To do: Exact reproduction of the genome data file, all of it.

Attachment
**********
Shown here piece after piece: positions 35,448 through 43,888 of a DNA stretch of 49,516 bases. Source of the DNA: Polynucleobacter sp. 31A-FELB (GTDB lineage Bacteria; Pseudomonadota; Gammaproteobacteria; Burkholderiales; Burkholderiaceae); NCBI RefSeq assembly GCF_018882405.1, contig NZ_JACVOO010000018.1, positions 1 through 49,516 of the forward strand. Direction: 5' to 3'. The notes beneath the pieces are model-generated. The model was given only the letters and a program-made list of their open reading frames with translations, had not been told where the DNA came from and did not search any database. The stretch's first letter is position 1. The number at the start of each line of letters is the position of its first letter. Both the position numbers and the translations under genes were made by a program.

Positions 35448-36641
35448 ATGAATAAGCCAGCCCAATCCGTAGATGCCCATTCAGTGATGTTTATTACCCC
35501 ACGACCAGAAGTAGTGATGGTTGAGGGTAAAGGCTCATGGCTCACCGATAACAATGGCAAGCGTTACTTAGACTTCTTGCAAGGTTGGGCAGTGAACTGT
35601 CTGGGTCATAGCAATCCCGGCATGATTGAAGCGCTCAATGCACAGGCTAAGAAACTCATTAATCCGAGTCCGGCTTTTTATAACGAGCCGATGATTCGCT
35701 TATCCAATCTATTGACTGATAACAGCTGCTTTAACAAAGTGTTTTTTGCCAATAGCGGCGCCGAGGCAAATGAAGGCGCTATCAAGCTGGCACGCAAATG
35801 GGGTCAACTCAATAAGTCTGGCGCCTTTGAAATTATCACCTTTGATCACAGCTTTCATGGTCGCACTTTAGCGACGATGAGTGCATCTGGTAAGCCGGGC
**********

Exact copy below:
Shown here piece after piece: positions 35,448 through 43,888 of a DNA stretch of 49,516 bases. Source of the DNA: Polynucleobacter sp. 31A-FELB (GTDB lineage Bacteria; Pseudomonadota; Gammaproteobacteria; Burkholderiales; Burkholderiaceae); NCBI RefSeq assembly GCF_018882405.1, contig NZ_JACVOO010000018.1, positions 1 through 49,516 of the forward strand. Direction: 5' to 3'. The notes beneath the pieces are model-generated. The model was given only the letters and a program-made list of their open reading frames with translations, had not been told where the DNA came from and did not search any database. The stretch's first letter is position 1. The number at the start of each line of letters is the position of its first letter. Both the position numbers and the translations under genes were made by a program.

Positions 35448-36641
35448 ATGAATAAGCCAGCCCAATCCGTAGATGCCCATTCAGTGATGTTTATTACCCC
35501 ACGACCAGAAGTAGTGATGGTTGAGGGTAAAGGCTCATGGCTCACCGATAACAATGGCAAGCGTTACTTAGACTTCTTGCAAGGTTGGGCAGTGAACTGT
35601 CTGGGTCATAGCAATCCCGGCATGATTGAAGCGCTCAATGCACAGGCTAAGAAACTCATTAATCCGAGTCCGGCTTTTTATAACGAGCCGATGATTCGCT
35701 TATCCAATCTATTGACTGATAACAGCTGCTTTAACAAAGTGTTTTTTGCCAATAGCGGCGCCGAGGCAAATGAAGGCGCTATCAAGCTGGCACGCAAATG
35801 GGGTCAACTCAATAAGTCTGGCGCCTTTGAAATTATCACCTTTGATCACAGCTTTCATGGTCGCACTTTAGCGACGATGAGTGCATCTGGTAAGCCGGGC